"Today, chemotherapy, which poisons the body and kills good and bad cells, is on its way out," he said. "The future is, let's just find the bad actors, the individual cancer cells, early on and kill them before that cancer can even begin to grow."
Even entire organs possibly will be able to be regrown to replace damaged or diseased ones. "It sounds like science fiction, but the way it's going to happen is at the nano scale," Uldrich said.
Utah's prime opportunity in nanotechnology is in the health-care field, because the state has strong universities; an understanding state government; the Huntsman Cancer Institute; the Wasatch Front Consortium; and private businesses that already have made headway in medical, pharmaceutical and genetic fields, he said.
"The opportunity is for all of those institutions, or for government, the educational institutions and the private sector, to begin working together and figuring out where the opportunities are, where are our strengths, what are our weaknesses, what is our niche and how do we move forward in that area," he said.
But the profound changes prompted by nanotechnology may not come easily. Small thinking by big businesses whose well-being faces potential disruption may cause big trouble with "little" science.
For example, a company that makes its dough by selling diabetes or heart-disease control products stands to lose both profits and jobs.
"I think a lot of the battles will be fought out in the public policy environment," Uldrich said. "There will be a lot of companies who currently are making good money and employing a lot of people in good-paying jobs that will deliberately try to slow down the transition.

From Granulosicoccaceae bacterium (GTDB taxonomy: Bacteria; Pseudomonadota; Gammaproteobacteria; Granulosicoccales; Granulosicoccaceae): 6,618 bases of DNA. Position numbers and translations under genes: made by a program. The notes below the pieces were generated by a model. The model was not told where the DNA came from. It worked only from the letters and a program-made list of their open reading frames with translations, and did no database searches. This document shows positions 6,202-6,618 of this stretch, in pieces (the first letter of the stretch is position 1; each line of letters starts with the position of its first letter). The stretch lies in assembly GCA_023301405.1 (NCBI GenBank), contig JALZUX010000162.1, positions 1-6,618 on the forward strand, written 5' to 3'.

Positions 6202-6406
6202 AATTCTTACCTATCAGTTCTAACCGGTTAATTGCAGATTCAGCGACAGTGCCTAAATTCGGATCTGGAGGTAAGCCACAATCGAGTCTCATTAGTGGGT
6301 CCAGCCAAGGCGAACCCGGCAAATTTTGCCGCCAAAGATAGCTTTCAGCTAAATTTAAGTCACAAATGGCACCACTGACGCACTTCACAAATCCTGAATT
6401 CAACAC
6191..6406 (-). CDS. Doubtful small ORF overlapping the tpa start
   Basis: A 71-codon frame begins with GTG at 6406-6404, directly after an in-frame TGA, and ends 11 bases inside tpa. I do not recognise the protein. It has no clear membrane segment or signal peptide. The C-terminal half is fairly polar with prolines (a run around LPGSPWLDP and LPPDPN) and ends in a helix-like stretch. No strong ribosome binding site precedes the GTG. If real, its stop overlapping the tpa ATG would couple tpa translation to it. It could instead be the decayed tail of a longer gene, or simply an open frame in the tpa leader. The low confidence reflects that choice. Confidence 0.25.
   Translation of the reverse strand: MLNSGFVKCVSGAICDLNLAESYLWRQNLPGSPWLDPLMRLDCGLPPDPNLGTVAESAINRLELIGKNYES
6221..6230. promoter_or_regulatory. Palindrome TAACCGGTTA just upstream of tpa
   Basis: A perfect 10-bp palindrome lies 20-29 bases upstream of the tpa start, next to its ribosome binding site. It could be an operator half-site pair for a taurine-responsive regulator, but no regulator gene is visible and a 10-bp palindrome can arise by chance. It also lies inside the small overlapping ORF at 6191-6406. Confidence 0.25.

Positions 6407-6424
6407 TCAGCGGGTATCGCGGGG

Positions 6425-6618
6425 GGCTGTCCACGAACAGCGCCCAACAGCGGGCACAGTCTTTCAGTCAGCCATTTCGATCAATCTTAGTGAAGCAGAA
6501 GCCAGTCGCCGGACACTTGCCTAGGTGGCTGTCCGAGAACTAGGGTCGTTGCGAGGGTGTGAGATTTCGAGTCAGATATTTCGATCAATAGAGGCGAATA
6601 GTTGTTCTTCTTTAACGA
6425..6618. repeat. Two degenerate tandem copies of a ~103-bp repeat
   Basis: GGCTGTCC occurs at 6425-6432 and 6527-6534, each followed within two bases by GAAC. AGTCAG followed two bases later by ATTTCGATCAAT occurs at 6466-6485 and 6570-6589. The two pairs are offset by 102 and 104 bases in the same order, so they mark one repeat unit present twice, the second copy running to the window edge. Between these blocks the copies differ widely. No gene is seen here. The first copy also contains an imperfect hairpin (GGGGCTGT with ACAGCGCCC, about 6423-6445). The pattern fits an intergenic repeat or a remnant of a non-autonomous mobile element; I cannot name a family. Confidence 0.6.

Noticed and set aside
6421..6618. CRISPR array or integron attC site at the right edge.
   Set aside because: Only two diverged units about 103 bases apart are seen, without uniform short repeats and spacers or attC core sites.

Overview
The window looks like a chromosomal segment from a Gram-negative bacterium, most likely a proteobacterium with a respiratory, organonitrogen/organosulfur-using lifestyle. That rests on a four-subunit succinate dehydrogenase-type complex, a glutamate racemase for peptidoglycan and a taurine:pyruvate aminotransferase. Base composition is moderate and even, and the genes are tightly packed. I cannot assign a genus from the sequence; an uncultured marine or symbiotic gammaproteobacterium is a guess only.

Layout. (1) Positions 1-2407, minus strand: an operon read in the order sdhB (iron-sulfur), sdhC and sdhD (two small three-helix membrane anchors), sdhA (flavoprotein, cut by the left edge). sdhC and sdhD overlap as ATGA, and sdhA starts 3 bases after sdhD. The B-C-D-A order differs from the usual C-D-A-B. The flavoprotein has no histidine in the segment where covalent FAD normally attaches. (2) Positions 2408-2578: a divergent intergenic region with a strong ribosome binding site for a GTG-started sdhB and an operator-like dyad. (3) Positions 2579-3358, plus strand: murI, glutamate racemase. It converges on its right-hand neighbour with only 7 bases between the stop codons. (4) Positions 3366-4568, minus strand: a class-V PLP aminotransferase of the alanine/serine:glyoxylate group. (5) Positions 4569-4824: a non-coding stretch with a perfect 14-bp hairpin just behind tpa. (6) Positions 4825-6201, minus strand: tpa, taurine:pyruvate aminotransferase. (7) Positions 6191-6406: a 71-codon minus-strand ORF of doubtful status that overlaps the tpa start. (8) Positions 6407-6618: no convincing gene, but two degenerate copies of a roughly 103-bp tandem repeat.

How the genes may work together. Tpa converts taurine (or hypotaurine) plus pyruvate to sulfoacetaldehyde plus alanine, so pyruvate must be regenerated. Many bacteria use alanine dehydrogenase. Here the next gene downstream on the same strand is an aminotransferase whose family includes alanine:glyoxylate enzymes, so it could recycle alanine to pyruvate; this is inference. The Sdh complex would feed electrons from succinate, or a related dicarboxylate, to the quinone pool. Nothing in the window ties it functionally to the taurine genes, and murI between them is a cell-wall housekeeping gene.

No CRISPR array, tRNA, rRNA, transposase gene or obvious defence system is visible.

"It's going to make a lot of people really uneasy. I think there will be a tendency for corporations to try to slow down and prepare for the transition. And I'm not saying that's necessarily a bad thing. I think that's something for society to figure out.
"Some people are going to be laid off, but at the same time there will be better treatments available. There will be clean, sustainable energy, so should we still be relying on coal and nuclear? It's a fascinating area. . . . The technology will exist, but how it gets into society is going to be where the real battle takes place."
Even something as basic as longer life expectancy will have broad-ranging consequences, he said.
"I know there are a lot of people in the room right now, whenever I'm talking about life expectancy of over 100 or even 120, most people say, 'Well, I don't want to live that long.' But in the future, living to 120 isn't going to be like living to 120 today. Your bones are going to be stronger. Your mental facilities are going to be more acute. You may feel like you're only 70," Uldrich said.
"Everything from Medicare, to Social Security, to education, to retirement all of those will have to be relooked at. There are huge, complicated issues."
Panelists discussing Utah's opportunities and obstacles regarding nanotechnology repeatedly informed college students in the audience that they will be the ones needing to think big about nanotechnology.
"We've got some real serious problems to solve, and it's going to take some major breakthroughs. . . . We need to get you excited about this, because if we don't, our future is going to be grim and so is yours," said Robert Summers, professor of electronic engineering technology at Weber State University.
"We need to dream. Anything you can think of is within the realm of possibility. Half the creative effort is coming up with the thought."